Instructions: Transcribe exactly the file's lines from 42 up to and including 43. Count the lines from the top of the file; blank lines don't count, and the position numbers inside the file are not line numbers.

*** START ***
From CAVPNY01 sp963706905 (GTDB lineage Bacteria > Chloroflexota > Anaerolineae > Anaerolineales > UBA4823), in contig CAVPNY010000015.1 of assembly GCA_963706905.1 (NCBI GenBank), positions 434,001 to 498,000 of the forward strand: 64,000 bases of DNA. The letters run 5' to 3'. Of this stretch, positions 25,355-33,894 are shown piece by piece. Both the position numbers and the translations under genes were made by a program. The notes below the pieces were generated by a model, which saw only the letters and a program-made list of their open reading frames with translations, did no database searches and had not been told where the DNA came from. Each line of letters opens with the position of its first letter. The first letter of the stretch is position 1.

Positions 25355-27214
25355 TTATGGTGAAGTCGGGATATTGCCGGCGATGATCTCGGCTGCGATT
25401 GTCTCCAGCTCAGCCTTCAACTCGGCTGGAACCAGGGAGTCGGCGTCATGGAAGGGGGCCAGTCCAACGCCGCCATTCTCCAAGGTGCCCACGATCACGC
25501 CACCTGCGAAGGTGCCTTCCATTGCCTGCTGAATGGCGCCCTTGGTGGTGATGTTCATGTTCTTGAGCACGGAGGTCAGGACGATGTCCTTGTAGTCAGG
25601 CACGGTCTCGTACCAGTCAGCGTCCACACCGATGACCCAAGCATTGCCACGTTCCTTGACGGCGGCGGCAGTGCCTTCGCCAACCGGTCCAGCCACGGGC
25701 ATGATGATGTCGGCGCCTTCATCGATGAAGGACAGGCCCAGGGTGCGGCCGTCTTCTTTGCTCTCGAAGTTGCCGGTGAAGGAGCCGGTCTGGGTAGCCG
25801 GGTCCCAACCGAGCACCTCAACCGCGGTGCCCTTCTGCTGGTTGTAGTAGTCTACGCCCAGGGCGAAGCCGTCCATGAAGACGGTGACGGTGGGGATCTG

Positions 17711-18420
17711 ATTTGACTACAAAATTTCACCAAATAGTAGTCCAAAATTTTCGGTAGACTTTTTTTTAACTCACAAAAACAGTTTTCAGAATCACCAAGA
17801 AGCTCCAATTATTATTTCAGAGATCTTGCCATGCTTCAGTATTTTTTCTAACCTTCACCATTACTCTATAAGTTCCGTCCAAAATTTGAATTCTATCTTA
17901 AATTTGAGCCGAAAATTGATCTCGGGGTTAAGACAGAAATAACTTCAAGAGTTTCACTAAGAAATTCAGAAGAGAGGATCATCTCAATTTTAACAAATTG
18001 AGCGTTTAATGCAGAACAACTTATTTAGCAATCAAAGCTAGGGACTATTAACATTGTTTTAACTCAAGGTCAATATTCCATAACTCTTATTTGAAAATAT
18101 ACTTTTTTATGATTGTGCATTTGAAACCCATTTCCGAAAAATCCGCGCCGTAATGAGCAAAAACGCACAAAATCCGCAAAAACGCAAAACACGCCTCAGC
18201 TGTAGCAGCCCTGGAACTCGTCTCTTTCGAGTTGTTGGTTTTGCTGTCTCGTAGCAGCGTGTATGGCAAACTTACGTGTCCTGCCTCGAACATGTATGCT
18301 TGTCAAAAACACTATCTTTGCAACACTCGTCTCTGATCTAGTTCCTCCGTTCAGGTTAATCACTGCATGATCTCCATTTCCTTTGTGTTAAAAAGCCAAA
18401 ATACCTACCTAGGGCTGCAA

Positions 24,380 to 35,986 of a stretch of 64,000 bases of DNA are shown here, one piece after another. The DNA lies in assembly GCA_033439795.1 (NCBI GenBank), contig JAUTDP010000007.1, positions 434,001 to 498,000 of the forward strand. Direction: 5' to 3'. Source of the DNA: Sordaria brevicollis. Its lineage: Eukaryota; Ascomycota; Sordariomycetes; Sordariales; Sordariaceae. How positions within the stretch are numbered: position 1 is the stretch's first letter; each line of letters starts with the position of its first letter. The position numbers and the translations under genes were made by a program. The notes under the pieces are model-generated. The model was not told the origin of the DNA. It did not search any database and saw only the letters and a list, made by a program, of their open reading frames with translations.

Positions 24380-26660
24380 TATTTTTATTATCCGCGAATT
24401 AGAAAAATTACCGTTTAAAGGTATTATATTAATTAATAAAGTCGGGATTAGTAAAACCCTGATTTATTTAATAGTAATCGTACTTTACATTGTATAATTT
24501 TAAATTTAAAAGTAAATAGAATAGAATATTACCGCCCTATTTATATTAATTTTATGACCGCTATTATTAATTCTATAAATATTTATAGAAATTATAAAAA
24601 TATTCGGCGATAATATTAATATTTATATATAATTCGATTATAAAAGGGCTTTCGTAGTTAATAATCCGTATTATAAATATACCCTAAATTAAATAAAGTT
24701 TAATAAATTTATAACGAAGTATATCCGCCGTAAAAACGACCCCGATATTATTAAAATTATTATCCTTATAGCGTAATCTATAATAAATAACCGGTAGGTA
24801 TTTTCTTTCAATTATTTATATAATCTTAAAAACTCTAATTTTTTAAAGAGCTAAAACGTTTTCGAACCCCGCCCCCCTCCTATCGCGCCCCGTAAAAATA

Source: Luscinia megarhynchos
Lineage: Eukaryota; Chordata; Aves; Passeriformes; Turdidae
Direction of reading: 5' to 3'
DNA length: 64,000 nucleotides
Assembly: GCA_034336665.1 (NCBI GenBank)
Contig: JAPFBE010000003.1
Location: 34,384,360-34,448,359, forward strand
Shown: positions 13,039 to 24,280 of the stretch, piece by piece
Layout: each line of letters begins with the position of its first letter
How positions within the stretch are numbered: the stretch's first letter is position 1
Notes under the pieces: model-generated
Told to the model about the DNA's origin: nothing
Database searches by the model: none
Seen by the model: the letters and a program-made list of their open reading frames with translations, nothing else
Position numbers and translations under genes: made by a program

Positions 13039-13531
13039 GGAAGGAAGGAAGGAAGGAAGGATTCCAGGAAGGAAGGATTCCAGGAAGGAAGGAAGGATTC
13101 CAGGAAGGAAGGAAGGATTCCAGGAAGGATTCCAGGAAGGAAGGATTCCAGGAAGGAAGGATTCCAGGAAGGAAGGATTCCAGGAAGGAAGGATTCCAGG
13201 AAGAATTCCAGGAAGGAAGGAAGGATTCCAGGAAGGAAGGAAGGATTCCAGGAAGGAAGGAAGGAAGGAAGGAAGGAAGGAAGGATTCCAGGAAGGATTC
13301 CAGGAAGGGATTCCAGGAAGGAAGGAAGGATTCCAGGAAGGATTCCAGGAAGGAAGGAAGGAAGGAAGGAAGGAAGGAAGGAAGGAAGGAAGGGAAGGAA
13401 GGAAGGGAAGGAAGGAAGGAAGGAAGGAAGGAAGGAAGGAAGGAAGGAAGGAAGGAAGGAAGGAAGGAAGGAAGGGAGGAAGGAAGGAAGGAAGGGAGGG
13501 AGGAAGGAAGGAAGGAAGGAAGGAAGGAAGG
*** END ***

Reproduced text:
13039 GGAAGGAAGGAAGGAAGGAAGGATTCCAGGAAGGAAGGATTCCAGGAAGGAAGGAAGGATTC
13101 CAGGAAGGAAGGAAGGATTCCAGGAAGGATTCCAGGAAGGAAGGATTCCAGGAAGGAAGGATTCCAGGAAGGAAGGATTCCAGGAAGGAAGGATTCCAGG